Calvino, Cerrone, and the Catacoustic: An “Echo-logical” Reading

Robert Rushing

Research output: Contribution to journalArticlepeer-review


Catacoustics (an ancient term for the science of reflected sound, briefly championed by Lacoue-Labarthe) in fact tells us that the echo is never a partial and degraded repetition: while it is true that an echo repeats only a portion of the original signal, it does so in a way that also conveys a huge quantity of additional information that was not in the original signal—information that effectively describes the larger space in which the sound reverberates. In short, a catacoustic approach suggests that it is only in and with the echo that the sound is fully realized, and this realization or repletion of the origin happens in a way that demarcates and defines a space—something the mirror image does not gesture at. In this essay, I “listen by echo” in order to elaborate an “echo-logical” reading of Calvino’s Invisible Cities, and Christopher Cerrone’s opera of the novel, an opera that not only reflects on the question of reverberation and echo, but that also prolongs, amplifies and enriches Calvino’s original work, helping us to better discern both artists’ commitment to improving our political spaces and ecologies.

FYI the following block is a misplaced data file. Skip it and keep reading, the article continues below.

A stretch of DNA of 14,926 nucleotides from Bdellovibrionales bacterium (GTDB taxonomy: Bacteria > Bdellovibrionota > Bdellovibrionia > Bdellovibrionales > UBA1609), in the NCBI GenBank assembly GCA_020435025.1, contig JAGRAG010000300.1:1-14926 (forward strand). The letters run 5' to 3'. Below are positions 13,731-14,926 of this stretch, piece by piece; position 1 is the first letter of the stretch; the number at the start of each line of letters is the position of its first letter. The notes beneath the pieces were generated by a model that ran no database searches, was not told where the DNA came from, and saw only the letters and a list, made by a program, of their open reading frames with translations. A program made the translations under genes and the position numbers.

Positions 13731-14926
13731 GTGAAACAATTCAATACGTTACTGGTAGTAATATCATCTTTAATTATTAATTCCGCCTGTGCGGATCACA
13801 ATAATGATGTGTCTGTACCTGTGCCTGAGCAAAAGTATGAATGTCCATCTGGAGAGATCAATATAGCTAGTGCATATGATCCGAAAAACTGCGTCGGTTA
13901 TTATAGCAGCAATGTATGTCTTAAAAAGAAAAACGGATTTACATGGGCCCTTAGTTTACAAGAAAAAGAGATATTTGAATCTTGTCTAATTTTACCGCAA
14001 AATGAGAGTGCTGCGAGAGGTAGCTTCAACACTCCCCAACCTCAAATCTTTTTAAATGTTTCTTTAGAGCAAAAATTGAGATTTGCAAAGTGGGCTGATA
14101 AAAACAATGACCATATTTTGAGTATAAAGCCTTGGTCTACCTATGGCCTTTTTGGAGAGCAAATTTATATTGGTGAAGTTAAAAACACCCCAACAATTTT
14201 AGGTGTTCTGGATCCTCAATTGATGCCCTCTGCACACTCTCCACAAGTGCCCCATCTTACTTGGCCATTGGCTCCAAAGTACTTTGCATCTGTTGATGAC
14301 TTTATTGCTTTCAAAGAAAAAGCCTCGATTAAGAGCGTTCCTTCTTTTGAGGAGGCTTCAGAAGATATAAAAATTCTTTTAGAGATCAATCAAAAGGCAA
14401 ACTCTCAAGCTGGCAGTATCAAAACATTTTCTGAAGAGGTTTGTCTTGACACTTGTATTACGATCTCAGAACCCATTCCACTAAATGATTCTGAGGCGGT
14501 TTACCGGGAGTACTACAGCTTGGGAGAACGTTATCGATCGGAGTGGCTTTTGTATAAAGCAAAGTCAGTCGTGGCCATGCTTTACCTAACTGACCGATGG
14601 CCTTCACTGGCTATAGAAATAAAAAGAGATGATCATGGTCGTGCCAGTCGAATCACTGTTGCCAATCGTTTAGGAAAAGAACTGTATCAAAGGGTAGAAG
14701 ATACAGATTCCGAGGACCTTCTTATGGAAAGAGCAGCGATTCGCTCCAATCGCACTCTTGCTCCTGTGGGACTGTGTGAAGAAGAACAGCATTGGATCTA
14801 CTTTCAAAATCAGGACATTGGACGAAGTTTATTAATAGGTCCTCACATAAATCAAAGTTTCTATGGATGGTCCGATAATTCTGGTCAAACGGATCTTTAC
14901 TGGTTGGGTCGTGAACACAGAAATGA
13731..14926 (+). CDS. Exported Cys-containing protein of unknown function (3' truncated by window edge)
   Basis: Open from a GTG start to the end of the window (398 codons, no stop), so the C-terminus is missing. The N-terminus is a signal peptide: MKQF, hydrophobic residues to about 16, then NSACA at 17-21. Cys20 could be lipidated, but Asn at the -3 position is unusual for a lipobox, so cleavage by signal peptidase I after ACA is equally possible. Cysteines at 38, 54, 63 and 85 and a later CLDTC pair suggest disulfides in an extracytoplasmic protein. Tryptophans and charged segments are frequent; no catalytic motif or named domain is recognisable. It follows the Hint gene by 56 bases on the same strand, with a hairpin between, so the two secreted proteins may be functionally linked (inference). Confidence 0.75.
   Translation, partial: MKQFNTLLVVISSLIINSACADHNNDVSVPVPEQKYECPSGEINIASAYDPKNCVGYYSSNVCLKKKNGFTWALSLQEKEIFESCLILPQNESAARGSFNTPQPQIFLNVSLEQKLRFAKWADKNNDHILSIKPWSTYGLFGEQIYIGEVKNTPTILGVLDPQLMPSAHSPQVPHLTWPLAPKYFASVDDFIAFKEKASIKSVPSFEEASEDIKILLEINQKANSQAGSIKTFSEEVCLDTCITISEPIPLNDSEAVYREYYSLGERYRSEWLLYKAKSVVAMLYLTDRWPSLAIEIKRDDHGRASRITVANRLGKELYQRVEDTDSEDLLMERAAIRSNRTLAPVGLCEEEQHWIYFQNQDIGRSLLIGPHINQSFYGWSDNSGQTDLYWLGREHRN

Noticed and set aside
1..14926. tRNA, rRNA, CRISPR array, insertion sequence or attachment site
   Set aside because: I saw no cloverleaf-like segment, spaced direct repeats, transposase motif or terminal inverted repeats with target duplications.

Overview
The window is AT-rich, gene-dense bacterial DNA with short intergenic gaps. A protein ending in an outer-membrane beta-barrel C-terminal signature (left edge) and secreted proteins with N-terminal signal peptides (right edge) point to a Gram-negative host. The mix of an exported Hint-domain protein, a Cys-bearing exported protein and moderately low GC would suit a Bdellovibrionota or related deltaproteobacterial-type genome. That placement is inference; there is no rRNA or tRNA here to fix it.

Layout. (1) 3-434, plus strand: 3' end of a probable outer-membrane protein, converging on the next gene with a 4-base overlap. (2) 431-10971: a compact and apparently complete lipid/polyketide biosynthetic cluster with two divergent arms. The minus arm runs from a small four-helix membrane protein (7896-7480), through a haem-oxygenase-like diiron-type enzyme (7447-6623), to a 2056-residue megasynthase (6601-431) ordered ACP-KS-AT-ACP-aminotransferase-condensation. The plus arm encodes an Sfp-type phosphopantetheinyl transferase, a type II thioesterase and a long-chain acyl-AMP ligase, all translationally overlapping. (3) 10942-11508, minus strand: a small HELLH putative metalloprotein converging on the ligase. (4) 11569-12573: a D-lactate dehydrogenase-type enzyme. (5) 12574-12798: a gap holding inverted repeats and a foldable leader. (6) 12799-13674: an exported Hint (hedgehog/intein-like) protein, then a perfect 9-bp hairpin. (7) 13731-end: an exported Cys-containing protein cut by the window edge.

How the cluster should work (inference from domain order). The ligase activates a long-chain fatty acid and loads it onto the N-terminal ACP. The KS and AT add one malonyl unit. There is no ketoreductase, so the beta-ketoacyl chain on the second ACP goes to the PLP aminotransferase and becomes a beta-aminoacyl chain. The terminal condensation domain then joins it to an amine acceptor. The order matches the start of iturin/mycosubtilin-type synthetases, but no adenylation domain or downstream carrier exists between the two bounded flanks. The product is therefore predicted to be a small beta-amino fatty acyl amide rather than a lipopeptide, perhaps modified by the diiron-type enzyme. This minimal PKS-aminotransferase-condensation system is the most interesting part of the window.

Original languageEnglish (US)
Pages (from-to)115-135
Number of pages21
JournalItalian Culture
Issue number2
StatePublished - 2021


  • Calvino
  • Cerrone
  • opera
  • Invisible Cities
  • ecology
  • echo
  • sound studies
  • Lacoue-Labarthe

ASJC Scopus subject areas

  • Cultural Studies
  • Visual Arts and Performing Arts
  • Sociology and Political Science
  • Literature and Literary Theory


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